Computers and artificial intelligence have come along at an exponential rate over the past few decades, from being regarded as oversized adding machines to the point where they have played integral roles in some legitimately creative endeavours.
Being a digital-first business requires learning how to be brave, to move quickly, and to embrace completely new ways of working, a leading chief digital officer claims.
Speaking at Harvey Nash’s annual industry debate, focused this year on digital strategy, culture and structure, Network Ten’s CDO, Rebekah Horne, said Australian organisations have historically held a reputation for “giving things a go”. It’s this attitude that needs to flourish in order to cope with digital disruption and drive the innovative thinking required to remain successful, she said.
“The big challenge is that you have to put a lot of time and effort into taking people on the journey [of digital innovation], and that can be difficult if you are someone who is trying to move the organisation to more agile ways of working - it causes friction,” she told attendees.
“You see quite defensive organisations trying to hold onto the mother ship and rather than being opportunistic, they’re defensive about the things happening to them.”
With so many organisations still delivering quarterly results and market size growth from existing channels and business models, Horne and her fellow panellists agreed the transformation and rapid innovation necessary to become a truly digitised business is hard for most to embrace.
“Too many organisations are desperately holding onto existing business models, rather than looking ahead,” Horne said.
Ask most digitally savvy organisations today for a core structural change they’ve made to improve the way they work and you’re most likely to hear Agile methodology, or iterative product and services thinking, in response. Horne was no different, advocating for a rethink of structural processes internally.
Australia Post executive general manager and CIO, Andrew Walduck, said transitioning to a digital-first world also requires fostering greater creative capacity, not just driving efficiencies. In response to a question on whether technology automation and digitisation would remove some of the need for human intervention in innovation, Walduck was adamant people were more important than ever.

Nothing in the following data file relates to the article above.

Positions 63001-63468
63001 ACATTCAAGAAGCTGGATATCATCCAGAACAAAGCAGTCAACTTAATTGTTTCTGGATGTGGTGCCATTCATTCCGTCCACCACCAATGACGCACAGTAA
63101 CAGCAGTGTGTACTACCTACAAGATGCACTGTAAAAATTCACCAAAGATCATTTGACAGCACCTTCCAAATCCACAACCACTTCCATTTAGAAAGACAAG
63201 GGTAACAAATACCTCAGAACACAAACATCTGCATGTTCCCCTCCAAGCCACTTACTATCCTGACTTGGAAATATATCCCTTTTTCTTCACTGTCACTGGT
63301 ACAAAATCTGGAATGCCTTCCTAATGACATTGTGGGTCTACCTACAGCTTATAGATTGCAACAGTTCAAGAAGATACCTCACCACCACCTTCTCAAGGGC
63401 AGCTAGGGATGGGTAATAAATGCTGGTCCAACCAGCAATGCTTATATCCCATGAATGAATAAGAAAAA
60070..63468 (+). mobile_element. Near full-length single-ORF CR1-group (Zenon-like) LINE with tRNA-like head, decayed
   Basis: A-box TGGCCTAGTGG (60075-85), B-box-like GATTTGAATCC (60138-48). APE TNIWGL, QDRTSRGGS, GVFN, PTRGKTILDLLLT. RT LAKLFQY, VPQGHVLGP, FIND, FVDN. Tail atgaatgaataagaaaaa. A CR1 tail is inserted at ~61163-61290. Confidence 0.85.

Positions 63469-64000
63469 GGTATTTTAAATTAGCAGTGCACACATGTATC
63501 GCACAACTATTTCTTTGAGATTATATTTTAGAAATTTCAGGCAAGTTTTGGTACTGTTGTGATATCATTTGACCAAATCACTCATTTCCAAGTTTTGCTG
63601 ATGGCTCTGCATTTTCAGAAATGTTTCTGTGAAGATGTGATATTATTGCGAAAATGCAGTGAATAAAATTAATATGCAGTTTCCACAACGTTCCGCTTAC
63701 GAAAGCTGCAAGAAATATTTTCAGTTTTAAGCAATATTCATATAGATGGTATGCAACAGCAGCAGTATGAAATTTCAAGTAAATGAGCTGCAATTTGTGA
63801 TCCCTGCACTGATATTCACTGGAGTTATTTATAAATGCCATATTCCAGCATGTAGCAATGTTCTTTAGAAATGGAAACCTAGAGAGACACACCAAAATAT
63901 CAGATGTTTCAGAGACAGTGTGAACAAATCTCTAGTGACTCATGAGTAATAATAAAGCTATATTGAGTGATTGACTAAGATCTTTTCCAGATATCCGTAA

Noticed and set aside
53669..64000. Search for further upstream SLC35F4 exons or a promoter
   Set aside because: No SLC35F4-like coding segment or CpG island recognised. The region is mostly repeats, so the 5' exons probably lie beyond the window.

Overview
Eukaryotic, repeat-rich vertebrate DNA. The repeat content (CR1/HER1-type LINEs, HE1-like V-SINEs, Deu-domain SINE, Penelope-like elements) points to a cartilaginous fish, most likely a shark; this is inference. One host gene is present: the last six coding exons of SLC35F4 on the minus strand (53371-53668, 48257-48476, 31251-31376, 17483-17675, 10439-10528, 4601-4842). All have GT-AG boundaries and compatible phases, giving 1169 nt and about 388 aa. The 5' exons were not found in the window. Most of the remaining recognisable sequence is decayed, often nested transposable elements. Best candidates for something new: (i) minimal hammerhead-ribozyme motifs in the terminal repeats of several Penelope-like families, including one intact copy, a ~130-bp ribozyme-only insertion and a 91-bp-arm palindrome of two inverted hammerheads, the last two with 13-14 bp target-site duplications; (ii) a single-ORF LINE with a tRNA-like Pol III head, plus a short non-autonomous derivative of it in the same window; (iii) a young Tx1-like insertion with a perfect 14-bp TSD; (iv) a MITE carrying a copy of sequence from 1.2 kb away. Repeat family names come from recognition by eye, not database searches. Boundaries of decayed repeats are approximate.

“That’s what innovation is all about: Moving from production efficiency to creative capacity is what enables the ideas that disrupt us and allow us to embrace new ways of working,” he said. “We want them [staff] to create new things and fundamental change.”
According to Walduck, the ideas are often already there; the problem is execution and taking the time to disrupt and challenge internal systems and culture to make change happen.
“The real problem is resource allocation,” continued Adam Rigby, the founder and CEO of Nabo, a social networking platform for local neighbourhoods.
“All too often the old-world business is making ten times as much money as the digital business. So all the resources are in the old business and keep doing that. Yet then someone comes along - a complete outsider – and disrupts it all.”
For Horne, a key ingredient in minimising the fear factor around digital change is articulating a vision for what the future looks like. This also comes down to deciding on which part of the new digital value chain you want to represent, she said.
In the media industry, for instance, there is less value in distribution today and more value in owning and producing content, Horne said.
“You have to now think about how you can redefine the business you’re in. You may never be a billion-dollar business again – you might be a really nice multi-million dollar one but with a better profit margin,” she said.
“This [digital innovation] needs investment, it means risk, and a significant ability to execute quickly,” Horne added. “You almost need to just let go and do stuff because you can’t get there without being brave.”
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